2022 was overshadowed by macrotrends like unrelentingly high inflation and interest rates, slowing GDP growth and distorted energy costs, which are likely to continue in 2023 causing continued uncertainty for supply chains this year.
With COVID, economic and political unrest, extreme weather, and more, supply chain and procurement leaders have remained resilient and agile to navigate these unpredictable times. As we enter 2023, the following 7 central themes will be top of mind for these leaders who are placing a strong focus on corporate values and societal good.
7 Focal Points for Supply Chain and Procurement Leaders in 2023
- Rise of Corporate Citizen
Boston College Center for Corporate Citizenship defines corporate citizenship as “how a company exercises its rights, obligations, privileges, and overall corporate responsibility within our local and global environments.” Employees are taking notice of this alignment of values; a survey by Qualtrics found that 56% of US employees wouldn’t consider a job in a company that has values they oppose. Employees are not the only ones supporting corporate citizenship, investors and partnerships with suppliers are also positioning their alliances with companies that share corporate values and vision.
- Trending 2023 Best Practice: Social Procurement
Social procurement shifts focus from finding the lowest price to partnering with the best value, beyond just a cost perspective. This 2023 trending best practice ensures dollars spent during procurement make a positive impact in the communities these organizations serve.
- Speak Softly and Carry a Big Supply Chain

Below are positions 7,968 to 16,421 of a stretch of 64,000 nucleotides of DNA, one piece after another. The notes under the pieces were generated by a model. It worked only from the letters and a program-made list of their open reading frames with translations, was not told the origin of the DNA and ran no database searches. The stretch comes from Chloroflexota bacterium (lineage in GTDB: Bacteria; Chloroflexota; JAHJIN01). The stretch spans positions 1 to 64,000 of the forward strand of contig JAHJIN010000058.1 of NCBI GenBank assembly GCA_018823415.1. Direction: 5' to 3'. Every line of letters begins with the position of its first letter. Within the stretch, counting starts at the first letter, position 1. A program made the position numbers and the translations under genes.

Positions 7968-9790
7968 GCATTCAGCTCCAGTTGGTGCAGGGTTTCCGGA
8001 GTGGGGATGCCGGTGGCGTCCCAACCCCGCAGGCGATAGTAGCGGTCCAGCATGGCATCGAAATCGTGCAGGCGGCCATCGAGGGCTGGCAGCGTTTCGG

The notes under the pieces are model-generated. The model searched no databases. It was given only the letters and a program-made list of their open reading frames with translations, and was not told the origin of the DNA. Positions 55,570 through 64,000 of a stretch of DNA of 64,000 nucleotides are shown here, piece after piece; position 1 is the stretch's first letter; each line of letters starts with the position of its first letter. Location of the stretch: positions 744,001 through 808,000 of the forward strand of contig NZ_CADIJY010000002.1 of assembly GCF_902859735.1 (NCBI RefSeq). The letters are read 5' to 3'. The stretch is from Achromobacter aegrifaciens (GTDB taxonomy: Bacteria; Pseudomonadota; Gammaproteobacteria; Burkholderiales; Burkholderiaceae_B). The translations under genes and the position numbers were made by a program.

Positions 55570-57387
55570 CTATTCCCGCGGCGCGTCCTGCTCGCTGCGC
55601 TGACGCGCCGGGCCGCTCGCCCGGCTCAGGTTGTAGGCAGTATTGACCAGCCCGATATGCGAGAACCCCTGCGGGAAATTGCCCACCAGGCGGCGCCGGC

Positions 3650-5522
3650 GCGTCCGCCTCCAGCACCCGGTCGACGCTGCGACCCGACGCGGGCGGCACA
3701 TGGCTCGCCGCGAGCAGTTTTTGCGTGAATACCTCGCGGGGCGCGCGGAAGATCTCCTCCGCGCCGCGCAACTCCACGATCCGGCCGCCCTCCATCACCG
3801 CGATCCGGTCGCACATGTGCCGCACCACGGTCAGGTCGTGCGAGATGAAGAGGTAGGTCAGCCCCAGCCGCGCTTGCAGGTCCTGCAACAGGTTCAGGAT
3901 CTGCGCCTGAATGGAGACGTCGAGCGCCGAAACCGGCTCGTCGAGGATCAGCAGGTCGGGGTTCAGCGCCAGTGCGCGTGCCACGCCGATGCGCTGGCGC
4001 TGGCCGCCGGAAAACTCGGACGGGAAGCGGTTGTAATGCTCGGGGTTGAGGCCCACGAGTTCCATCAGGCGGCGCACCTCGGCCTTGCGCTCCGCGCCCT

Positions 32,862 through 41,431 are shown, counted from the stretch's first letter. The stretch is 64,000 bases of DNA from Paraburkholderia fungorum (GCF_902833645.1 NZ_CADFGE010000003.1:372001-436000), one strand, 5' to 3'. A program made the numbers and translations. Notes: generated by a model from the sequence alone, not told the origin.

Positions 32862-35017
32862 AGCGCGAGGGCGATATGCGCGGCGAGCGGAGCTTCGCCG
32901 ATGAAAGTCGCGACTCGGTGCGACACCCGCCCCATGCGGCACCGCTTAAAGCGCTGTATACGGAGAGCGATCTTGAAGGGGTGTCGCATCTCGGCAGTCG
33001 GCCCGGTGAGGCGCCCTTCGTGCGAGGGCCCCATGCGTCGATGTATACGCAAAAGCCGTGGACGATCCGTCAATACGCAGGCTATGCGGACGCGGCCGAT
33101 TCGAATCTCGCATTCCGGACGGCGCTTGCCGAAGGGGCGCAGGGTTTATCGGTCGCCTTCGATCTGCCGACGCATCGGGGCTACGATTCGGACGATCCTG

When Russia invaded Ukraine in February 2022, organizations both large and small took notice and unleashed their own weapon of choice on Russia’s supply chain. Over 150 out of 200 of the largest global companies halted operations in Russia including 133+ global corporations who exited completely, 416+ who halted or withdrew operations, and 711+ who temporarily suspended business operations.
- Top 2023 Priority: Supply Chain Strategy
- Delivering ESG Outcomes Through Supply Chain Operations
Supply chain operations are committed to the long-term strategy of increasing supplier diversity, reducing emissions, and improving working conditions. Organizations must not only look at their internal approaches but also take a proactive method to examine suppliers and partners.
- Data-driven Approaches – Third-party data providers have been instrumental in assisting supply chain and procurement leaders in creating targets and KPIs and then tracking this data to identify wins, opportunities, or gaps in their approach.
- Sharing and Enforcing Business Practices with Partners Through Policy – Around 70% of total emissions are a result of scope 3 emissions, out of the control of the primary company occurring within its value chain. To tackle this challenge head-on, organizations must look outward at their supplier base. This can be executed with contract clauses and DEI requirements enforced through policy and code of conduct.
- Center-led Procurement to Influence Supplier Sustainability – Procurement has a pivotal role in leading the charge for sustainability. Center-led procurement allows organizations to decide which suppliers they will spend with, how much and the terms associated with these transactions. Supply chain and procurement leaders can leverage the content of their contracts with suppliers to add a more heavily focused sustainability clause.